For more than 80 years Newbridge Silverware has been one of Ireland’s leading producers of high-end metal products.
In recent months, the company has undertaken its most significant innovation since the 1990s, when it branched out from cutlery and started producing silver jewellery, with the launch of a new range of rose gold products. The new rose gold products include jewellery, giftware and homeware.
The new departure was the brainchild of Cliff English, the production manager of the Newbridge Silverware plant in Newbridge, County Kildare. “We saw that the consumer trend in jewellery worldwide was going towards rose gold items,” Cliff said, “In March 2015, we started the project of developing a capacity to produce rose gold items in our Newbridge plant. We spent several months learning the process and getting information on the production of rose gold plated items. “To aid us in developing the process we were assisted by Italian experts who specialise in the production of rose gold jewellery.
However, it was the expertise of our own workforce, in particular the electroplater Pat Kelly, and their willingness to develop their skills and knowledge which has made the production of our new range of rose gold products such a success.” Pat Kelly has worked as an electroplater – an expert in techniques for applying a thin layer of metal on the surface of another metal – for more than 50 years, and for nearly 30 of them he has worked at the Newbridge plant. He said: “I served an apprenticeship with my uncle who was an electroplater in Dublin but I’m still learning now. There are very few electroplaters now in the country, years ago it was quite a common occupation.”
Pat worked for several months perfecting the rose gold plating process in a system of small water and chemical baths before the new equipment for the commercial production process arrived in early November 2015. Showing Liberty around the rose gold production area in the Newbridge plant, Pat said: “This is a very detailed and precise process, you have to be very careful with it. If you get it wrong at any stage you have to start again.” He added: “The jewellery items firstly go through the same process as silverware products. This involves several stages of chemical treatments and cleaning.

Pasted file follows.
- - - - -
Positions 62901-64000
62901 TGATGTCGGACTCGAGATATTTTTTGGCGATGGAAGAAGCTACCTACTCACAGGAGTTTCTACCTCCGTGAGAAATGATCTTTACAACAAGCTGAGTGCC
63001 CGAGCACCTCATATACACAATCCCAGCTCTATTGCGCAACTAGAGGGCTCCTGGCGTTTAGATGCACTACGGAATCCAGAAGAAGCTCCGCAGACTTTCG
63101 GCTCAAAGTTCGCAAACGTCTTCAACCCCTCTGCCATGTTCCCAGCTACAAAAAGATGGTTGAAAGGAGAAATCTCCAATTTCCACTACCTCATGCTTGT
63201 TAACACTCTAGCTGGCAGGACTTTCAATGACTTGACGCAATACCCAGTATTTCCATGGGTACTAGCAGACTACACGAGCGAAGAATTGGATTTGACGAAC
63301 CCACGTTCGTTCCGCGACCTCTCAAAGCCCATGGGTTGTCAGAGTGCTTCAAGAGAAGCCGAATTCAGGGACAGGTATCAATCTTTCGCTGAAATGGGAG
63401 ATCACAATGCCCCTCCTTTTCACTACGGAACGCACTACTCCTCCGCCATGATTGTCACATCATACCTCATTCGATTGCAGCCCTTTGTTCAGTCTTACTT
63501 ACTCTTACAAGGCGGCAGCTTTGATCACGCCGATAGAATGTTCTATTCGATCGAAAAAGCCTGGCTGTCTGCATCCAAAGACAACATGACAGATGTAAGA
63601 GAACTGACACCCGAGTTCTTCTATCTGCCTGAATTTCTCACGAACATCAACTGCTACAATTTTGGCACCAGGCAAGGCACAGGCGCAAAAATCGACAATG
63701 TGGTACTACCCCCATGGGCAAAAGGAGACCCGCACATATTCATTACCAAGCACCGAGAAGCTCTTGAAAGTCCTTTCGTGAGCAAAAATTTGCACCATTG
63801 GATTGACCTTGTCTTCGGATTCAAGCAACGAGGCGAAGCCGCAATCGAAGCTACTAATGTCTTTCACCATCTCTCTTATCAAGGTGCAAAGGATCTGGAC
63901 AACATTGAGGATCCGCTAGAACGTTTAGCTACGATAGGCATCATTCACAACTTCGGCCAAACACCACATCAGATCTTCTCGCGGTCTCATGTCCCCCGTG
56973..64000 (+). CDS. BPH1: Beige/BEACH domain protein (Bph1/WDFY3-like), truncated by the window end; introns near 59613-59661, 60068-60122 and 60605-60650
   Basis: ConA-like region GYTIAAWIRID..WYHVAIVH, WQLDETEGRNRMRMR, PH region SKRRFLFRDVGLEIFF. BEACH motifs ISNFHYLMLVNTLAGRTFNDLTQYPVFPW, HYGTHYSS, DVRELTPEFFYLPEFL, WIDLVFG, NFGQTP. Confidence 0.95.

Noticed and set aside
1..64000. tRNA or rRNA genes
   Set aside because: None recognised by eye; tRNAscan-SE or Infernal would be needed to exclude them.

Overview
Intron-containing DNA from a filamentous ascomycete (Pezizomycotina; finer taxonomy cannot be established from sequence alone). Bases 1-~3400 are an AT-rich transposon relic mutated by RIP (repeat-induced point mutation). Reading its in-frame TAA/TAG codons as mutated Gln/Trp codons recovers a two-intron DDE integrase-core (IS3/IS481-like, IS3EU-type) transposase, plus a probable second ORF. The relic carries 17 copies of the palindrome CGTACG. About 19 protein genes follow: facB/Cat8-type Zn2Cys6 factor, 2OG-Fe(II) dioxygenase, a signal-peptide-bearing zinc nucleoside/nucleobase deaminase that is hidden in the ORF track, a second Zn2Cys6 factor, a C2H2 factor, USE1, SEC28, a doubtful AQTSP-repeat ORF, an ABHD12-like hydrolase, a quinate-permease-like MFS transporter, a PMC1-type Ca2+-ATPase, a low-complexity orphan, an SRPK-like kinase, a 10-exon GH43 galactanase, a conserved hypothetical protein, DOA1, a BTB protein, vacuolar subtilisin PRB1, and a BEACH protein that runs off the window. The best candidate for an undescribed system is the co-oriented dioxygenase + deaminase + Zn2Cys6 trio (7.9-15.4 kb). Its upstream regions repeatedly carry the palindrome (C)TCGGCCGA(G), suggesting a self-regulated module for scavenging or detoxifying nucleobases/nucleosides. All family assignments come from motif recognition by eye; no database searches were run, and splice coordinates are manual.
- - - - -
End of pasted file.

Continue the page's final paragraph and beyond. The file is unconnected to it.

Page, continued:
“What we do then is put on a coating of rose gold,” Pat said. “The items then go through another cleaning stage, the water used has to be completely pure with no contaminants whatsoever. It is then coated with a nano ceramic resin and when this is dried and cured, it makes it more durable and abrasion resistant. “It’s a very exact process but once it is working well, between 300 and 400 items of jewellery can be produced each day.”
Cliff says the success of the new rose gold product range has been greatly welcomed by the workers in the Newbridge plant. “At the end of the day it is in our own interest to keep on developing our skills and the products which can be produced here,” Cliff explained. “We have been manufacturing here since 1934 and I would not like to be the last production manager. I hope that in 30 years time there will still be a manufacturing plant here and people from Newbridge will still be employed in making silverware and rose gold products.”
This first appeared in Liberty paper in May 2016.